B.C.’s drug overdose death toll climbs to 488

Fraser region accounts for most deaths so far this year, province deregulates naloxone

Fentanyl pills seized by police.

The drug overdose crisis has claimed 488 lives in B.C. in the first eight months of the year up until the end of August, according to new statistics released by the B.C. Coroners Service.

The number of deaths from opioid overdoses was down slightly from 55 in July to 49 in August, and is well off the peak of 81 in January.

Chief coroner Lisa Lapointe noted for the first time this year, the deaths in August were down from the same month in 2015.

“Without the work that has been done to increase the availability of this antidote to opioid overdoses, I fear we would have seen many more deaths,” Lapointe said. “But no one should ever assume that the presence of naloxone at a scene will automatically mean a good outcome.”

The Fraser Health region accounted for 172 illicit drug overdose deaths from January through August, or 35 per cent of the provincial total.

There were 113 drug deaths in Vancouver Coastal, 93 on Vancouver Island, 80 in the Interior and 30 in the Northern health region.

The largest numbers of deaths by city have been in Vancouver (96 so far in 2016), Surrey (62), Victoria (39), Kelowna (27), Abbotsford and Kamloops (at 23 each), Maple Ridge and Nanaimo (20 each), and Langley (19).

The 488 deaths in total in B.C. so far is up 62 per cent from the same period of 2015.

The biggest increase in the rate of deaths occurred on Vancouver Island, where there was a 135 per cent increase. Vancouver Island also had the highest rate of deaths as a proportion of the population – 18.1 deaths per 100,000 people so far this year.

The powerful synthetic opioid fentanyl was detected in more than 60 per cent of deaths this year, twice the rate of 2015.

There have been an average of 37 fentanyl-linked overdose deaths per month this year.

The most common drug overdose combination has been cocaine mixed with fentanyl, officials said.

A multi-prong response strategy has been underway since the province declared a public health emergency in April and created a dedicated task force in July.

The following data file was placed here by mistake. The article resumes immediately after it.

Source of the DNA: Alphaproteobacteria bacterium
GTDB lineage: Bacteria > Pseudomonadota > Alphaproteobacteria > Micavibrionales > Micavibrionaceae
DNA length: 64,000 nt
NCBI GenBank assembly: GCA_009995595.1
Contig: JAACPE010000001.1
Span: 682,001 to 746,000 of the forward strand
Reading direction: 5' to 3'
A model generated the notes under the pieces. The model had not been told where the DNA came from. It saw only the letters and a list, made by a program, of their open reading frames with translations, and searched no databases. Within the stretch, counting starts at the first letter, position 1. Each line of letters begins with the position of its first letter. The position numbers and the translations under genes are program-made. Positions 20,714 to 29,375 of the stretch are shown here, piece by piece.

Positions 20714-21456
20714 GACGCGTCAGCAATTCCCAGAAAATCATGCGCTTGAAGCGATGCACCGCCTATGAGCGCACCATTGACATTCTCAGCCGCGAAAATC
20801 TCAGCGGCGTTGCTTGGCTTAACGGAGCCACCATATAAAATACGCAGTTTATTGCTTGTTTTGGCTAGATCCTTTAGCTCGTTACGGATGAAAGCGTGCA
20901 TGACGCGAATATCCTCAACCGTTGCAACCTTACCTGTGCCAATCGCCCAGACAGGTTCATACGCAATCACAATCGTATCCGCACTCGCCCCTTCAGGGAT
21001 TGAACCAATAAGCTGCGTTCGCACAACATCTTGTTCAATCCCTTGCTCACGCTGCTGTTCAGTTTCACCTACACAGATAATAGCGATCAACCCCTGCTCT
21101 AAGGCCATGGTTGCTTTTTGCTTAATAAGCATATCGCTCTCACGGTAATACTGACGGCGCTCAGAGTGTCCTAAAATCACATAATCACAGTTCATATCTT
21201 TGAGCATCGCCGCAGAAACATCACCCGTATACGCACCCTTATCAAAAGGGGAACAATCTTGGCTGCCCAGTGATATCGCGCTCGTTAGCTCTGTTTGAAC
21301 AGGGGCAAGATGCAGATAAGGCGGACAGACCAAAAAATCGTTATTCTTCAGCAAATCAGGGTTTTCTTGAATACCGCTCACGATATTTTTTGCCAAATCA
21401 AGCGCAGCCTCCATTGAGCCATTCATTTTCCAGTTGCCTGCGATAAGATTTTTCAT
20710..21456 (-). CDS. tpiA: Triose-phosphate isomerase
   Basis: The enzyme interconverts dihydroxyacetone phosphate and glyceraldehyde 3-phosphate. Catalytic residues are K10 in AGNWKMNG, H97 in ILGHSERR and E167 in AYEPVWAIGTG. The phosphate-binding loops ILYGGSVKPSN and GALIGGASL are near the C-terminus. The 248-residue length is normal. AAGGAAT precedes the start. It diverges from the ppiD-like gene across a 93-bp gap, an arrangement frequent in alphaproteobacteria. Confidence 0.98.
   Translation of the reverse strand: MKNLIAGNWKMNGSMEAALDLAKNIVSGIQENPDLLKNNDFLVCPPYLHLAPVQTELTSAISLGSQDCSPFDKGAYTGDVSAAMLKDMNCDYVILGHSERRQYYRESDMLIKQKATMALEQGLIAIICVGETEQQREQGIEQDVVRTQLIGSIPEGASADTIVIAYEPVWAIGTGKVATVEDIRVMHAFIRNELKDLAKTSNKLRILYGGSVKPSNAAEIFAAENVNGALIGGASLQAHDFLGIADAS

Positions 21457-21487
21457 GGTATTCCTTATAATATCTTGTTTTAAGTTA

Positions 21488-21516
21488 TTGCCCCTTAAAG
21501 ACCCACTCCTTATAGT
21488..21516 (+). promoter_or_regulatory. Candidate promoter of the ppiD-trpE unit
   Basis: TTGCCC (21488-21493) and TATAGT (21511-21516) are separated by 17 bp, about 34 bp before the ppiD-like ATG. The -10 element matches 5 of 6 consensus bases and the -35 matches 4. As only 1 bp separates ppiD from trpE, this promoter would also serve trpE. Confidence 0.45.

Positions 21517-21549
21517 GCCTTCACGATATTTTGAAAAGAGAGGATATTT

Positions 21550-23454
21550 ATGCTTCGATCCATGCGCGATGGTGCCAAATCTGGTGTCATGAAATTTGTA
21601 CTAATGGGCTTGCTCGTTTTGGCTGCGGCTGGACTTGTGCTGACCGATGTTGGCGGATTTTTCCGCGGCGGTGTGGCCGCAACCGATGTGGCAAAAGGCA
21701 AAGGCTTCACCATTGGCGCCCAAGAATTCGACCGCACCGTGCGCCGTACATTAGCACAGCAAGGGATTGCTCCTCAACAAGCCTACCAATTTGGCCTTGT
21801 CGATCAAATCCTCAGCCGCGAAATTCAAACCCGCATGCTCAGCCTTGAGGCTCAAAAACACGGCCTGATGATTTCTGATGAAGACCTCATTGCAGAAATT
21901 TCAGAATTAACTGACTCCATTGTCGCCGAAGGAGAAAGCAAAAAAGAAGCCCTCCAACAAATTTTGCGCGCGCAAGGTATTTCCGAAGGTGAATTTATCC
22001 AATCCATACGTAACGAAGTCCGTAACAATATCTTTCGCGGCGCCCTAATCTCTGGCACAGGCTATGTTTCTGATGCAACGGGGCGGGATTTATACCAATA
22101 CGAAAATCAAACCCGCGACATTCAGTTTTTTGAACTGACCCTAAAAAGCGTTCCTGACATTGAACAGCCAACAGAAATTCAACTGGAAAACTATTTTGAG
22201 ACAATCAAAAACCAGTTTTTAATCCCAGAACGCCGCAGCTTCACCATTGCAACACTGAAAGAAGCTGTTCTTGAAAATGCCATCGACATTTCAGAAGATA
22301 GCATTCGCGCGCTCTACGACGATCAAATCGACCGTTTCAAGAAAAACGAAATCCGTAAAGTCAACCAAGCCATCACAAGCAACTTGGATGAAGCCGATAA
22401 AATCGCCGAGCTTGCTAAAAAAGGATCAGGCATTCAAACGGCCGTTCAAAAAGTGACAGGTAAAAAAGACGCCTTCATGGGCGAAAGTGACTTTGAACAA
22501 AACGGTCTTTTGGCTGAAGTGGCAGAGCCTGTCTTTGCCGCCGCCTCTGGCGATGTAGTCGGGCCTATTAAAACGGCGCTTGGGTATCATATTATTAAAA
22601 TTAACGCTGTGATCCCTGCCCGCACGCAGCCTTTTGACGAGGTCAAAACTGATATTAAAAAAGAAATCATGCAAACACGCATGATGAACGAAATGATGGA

In the latest move, the health ministry approved a request to deregulate and unschedule naloxone, allowing the life-saving overdose treatment to be sold at more locations.

Work continues to try to block fentanyl production and distribution, increase harm-reduction options and increase the number of addiction recovery beds.

More than 2,100 no-charge take-home naloxone kits have been used to reverse overdoses out of more than 13,700 distributed.

Posters and now videos are being released to make recreational drug users more aware of the risks they face.

A new video features Leslie McBain, founder of support group Moms Stop the Harm, who lost her son Jordan to an overdose.

“It can happen to anyone’s child,” said McBain. “Education and awareness are at present the best tools we have for reducing drug harms including death.”

Vancouver Coastal Health is applying to Health Canada to add more safe consumption sites in the region.

Health officials in B.C. have complained the federal process for approving new harm reduction sites has been too onerous and slow since new legislation restricting them was passed by the former Conservative government in 2015.

Just Posted

Aid a priority for idled Vancouver Island loggers, John Horgan says

Steelworkers, Western Forest Products returning to mediation

Waterfront Gallery ends 2019 with Christmas themed members show

Over 70 artists are on display for the Christmas exhibiton at Davis Road School

Paul Manly votes against first Liberal confidence vote ‘based on principle’

Manly was the only opposition party member outside the Conservative party to vote against Bill C-2

ILWU Local 508 organized toy drive to support families impacted by WFP strike

The toy drive raised over $2,500 in cash, over $1,000 in gift cards, and a big pile of toys

VIDEO: More air-passenger rights go into effect this weekend

The first set of passenger rights arrived in mid-July in Canada

Swoop airlines adds three destinations in 2020 – Victoria, Kamloops, San Diego

Low-fair subsidiary of WestJet Airlines brings new destinations in April 2020

Navigating ‘fever phobia’: B.C. doctor gives tips on when a sick kid should get to the ER

Any temperature above 38 C is considered a fever, but not all cases warrant a trip to the hospital

Transportation Safety Board finishes work at B.C. plane crash site, investigation continues

Transport Canada provides information bulletin, family of victim releases statement

Trudeau sets 2025 deadline to remove B.C. fish farms

Foes heartened by plan to transition aquaculture found in Fisheries minister mandate letter

Wagon wheels can now be any size! B.C. community scraps 52 obsolete bylaws

They include an old bylaw regulating public morals

Indigenous mother wins $20,000 racial discrimination case against Vancouver police

Vancouver Police Board ordered to pay $20,000 and create Indigenous-sensitivity training

Sentencing for B.C. father who murdered two young daughters starts Monday

The bodies of Aubrey, 4, and Chloe, 6, were found in Oak Bay father’s apartment Dec. 25, 2017

B.C. vet talks tips for winter travel with pets

Going to see the vet the day before a trip is never a good idea

Most Read